A former Glendale city manager, along with his two sons, filed a $1-million claim against the city last week, claiming his wife died in a wheelchair accident caused by an uneven city sidewalk, records show.
On the afternoon of March 16, James Starbird was pushing his wife, Carolyn, in a wheelchair on the 1200 block of Ethel Street when the chair hit an uplifted sidewalk, thrusting his wife forward. She struck her head on the concrete, which caused a severe concussion, and she died shortly thereafter. She was 66.
"There're meter maids, meter readers — a lot of people who work for the city who had to have seen this elevation change in time to protect against this sort of accident," said the Starbird family's attorney Steven Glickman. "You can't have city personnel ignoring these dangerous conditions, especially with disabled people in wheelchairs."
City Atty. Mike Garcia Thursday declined to comment on the claim, other than to say it's under review. He did not know whether the city had received any complaints about that particular sidewalk prior to the incident.
After the incident, city officials spray-painted the roughly one-and-a-quarter inch sidewalk elevation bright orange, Glickman said, adding that if something that simple had been done earlier, "this tragic accident never would've happened."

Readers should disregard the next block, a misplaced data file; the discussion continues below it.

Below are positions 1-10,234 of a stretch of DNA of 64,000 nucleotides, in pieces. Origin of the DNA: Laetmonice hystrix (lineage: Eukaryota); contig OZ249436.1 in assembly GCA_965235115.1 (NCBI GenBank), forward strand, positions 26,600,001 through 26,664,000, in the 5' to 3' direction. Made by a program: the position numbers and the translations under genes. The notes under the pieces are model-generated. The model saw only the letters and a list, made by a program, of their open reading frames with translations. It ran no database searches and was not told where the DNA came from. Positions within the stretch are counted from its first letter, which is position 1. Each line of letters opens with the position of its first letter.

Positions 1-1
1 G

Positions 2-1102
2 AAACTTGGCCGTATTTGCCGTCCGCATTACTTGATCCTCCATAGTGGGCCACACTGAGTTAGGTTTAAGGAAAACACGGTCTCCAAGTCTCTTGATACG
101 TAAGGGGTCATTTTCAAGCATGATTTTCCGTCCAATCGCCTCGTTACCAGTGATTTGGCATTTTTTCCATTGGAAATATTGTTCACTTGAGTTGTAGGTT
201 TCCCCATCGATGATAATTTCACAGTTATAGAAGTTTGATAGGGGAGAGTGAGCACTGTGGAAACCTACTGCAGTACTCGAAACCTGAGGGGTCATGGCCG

When someone reports a broken, damaged or uplifted sidewalk in Glendale, depending on the severity, crews go out within a day to ramp the tripping hazard with asphalt, according to Roubik Golanian, the city's public works director.
"We make it safe immediately," he said, adding that in a rare occasion a temporary fix won't work, the city will wait until its maintenance crews can replace the sidewalk.
He added that the City Council sets aside funding annually as part of a comprehensive sidewalk repair program.
"Depending on that amount, we do an inspection of a given district, and we hire a private contractor, and they go to work," Golanian said.
The city has 45 days to respond to the family's claim. If the city doesn't respond in that time frame, the claim is deemed rejected and the Starbirds can file a lawsuit.
"In my mind, this is a very obvious dangerous condition that the city should step up to the plate and take responsibility for," Glickman said.